Top 10 checked out books


Every year the race to name the best books of the year heats up. (To truly set your mind spinning, check out this comprehensive list.) Now that the dust has cleared, we present the top 10 circulated print books from the library in 2015. After seeing so many of the same titles on multiple lists, there is at least one surprising title. "Attack on Titan", anyone?

"The Girl on the Train" by Paula Hawkins
This requires no explanation. All you need to know is, "For fans of Gone Girl…"

"The Book of Unknown Americans" by Cristina Henriquez
Henriquez graced the cover of the spring issue of the library's magazine, Connections, and was a featured speaker for the Currents: Conversations that Matter series.

"All the Light We Cannot See" by Anthony Doerr
This one is still in heavy demand. Readers just can't get enough of the gorgeous prose and riveting story. (I'm one of them, having professed love for it in Kirkus last January.) 

"Go Set a Watchman" by Harper Lee
Curiosity killed the…? Readers are divided. Ursula LeGuin had a very interesting take on it in this blog piece. "To Kill a Mockingbird" was the 39th most checked out book.

"The Goldfinch" by Donna Tartt
It had been a decade since readers heard a peep from Tartt. What's all the fuss? Readers are resilient, checking out this one until they finished it. And, the verdict? What did you think?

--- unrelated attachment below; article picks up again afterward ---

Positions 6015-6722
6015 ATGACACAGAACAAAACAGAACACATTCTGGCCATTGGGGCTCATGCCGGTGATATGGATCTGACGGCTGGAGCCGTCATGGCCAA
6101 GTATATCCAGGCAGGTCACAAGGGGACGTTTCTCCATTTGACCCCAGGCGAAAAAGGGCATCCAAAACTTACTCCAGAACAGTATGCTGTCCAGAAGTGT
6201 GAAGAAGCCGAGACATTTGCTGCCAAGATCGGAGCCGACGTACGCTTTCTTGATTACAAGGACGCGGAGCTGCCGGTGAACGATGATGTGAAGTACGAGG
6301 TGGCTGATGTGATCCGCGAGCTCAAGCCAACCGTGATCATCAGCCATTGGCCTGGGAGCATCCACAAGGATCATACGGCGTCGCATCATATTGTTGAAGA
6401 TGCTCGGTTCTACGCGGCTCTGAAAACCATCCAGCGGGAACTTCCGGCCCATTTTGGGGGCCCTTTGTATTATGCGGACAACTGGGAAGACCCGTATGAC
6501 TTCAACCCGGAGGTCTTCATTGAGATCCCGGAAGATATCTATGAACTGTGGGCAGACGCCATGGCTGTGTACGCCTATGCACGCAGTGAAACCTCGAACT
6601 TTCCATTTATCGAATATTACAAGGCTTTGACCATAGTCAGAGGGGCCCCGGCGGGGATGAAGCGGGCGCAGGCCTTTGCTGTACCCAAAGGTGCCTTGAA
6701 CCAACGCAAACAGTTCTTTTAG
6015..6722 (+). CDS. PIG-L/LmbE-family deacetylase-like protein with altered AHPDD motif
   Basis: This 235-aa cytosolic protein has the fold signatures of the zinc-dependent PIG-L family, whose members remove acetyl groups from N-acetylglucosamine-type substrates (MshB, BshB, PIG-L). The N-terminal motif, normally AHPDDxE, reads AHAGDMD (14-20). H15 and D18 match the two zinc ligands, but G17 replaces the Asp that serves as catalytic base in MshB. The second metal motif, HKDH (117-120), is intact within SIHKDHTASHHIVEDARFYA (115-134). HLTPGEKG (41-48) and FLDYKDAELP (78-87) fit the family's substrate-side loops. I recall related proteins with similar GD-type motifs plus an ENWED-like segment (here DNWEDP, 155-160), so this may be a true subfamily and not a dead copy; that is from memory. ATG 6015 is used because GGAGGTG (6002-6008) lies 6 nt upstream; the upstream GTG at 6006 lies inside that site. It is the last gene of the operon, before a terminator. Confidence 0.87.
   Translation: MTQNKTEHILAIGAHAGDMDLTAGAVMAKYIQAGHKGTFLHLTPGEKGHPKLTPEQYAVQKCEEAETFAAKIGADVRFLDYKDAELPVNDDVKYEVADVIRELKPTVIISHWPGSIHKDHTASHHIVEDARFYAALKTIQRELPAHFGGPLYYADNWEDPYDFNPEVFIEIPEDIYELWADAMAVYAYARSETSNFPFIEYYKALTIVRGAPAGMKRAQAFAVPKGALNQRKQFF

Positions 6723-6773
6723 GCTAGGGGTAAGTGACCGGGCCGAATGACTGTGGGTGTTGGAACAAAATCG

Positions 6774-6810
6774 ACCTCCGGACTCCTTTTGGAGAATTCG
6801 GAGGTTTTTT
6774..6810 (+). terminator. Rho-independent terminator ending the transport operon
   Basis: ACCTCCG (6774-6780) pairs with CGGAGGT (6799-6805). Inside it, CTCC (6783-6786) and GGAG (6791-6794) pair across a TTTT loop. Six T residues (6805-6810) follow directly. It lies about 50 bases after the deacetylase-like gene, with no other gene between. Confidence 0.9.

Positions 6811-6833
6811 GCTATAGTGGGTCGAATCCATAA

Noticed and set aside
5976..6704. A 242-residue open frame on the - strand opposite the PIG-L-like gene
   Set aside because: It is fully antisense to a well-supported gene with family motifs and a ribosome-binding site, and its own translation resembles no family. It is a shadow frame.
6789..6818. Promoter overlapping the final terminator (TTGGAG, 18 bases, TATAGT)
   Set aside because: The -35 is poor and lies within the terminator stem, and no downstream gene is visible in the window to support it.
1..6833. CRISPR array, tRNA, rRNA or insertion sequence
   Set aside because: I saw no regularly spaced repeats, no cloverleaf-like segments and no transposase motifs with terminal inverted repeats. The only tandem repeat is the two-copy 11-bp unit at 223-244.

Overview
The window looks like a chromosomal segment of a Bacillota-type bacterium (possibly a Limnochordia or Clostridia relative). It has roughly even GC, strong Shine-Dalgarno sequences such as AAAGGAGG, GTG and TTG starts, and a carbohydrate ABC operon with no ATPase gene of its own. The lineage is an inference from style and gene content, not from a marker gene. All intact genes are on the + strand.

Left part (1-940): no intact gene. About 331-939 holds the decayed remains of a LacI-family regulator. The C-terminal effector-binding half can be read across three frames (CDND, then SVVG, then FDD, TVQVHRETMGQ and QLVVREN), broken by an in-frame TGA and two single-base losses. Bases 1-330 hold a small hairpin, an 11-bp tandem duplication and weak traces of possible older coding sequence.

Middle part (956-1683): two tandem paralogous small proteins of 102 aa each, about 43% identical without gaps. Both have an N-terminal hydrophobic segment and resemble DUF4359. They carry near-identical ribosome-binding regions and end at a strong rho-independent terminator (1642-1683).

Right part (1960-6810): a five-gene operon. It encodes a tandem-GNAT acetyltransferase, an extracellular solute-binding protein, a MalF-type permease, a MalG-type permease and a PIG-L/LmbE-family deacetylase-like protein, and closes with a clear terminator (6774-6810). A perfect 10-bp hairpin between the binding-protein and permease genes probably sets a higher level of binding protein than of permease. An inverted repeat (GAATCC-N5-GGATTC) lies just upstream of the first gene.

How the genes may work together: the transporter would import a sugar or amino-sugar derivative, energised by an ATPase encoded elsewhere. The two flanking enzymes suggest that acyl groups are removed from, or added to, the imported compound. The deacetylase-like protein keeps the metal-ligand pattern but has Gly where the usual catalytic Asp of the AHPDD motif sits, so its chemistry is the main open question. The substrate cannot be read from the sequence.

"Attack on Titan" by Hajime Isayama
I admit it. I had to google this one. It's anime! Who knew? Apparently, a lot of people in Princeton (and college students in Ramapo are obsessed with it, according to this article). 

"A Spool of Blue Thread" by Anne Tyler
Anne Tyler, we love you. Her latest chronicles four generations of a family (wait, that sounds a little like Anne Enright's The Green Road…no, no, different book, although Anne E. was right here in our community room last May and was a fabulously engaging speaker). 

"The Life-Changing Magic of Tidying Up" by Marie Kondo
Who couldn't use some "life-changing magic"? Judging by the number of times this book went out, you feel the same. Tell us, has it been magical? 

"Being Mortal" by Atul Gawande
I'll let you in on a secret: there are some REALLY big Atul Gawande fans in the adult services department. And, well, since we are all going to meet the same end, shouldn't we all aspire to live a life with meaning for as long as possible?
 
"Gray Mountain" by John Grisham
It's John Grisham. He has a lot of fans. And, a lot of books. And, a big fan base. 

This year, look for books from Don DeLillo, Jann Martel,  Annie Proulx, Julian Barnes, Louise Erdrich, Mark Kurlansky, Sebastian Junger, Mary Roach, and more. We're looking forward to what you decide will make next year's list. 

 


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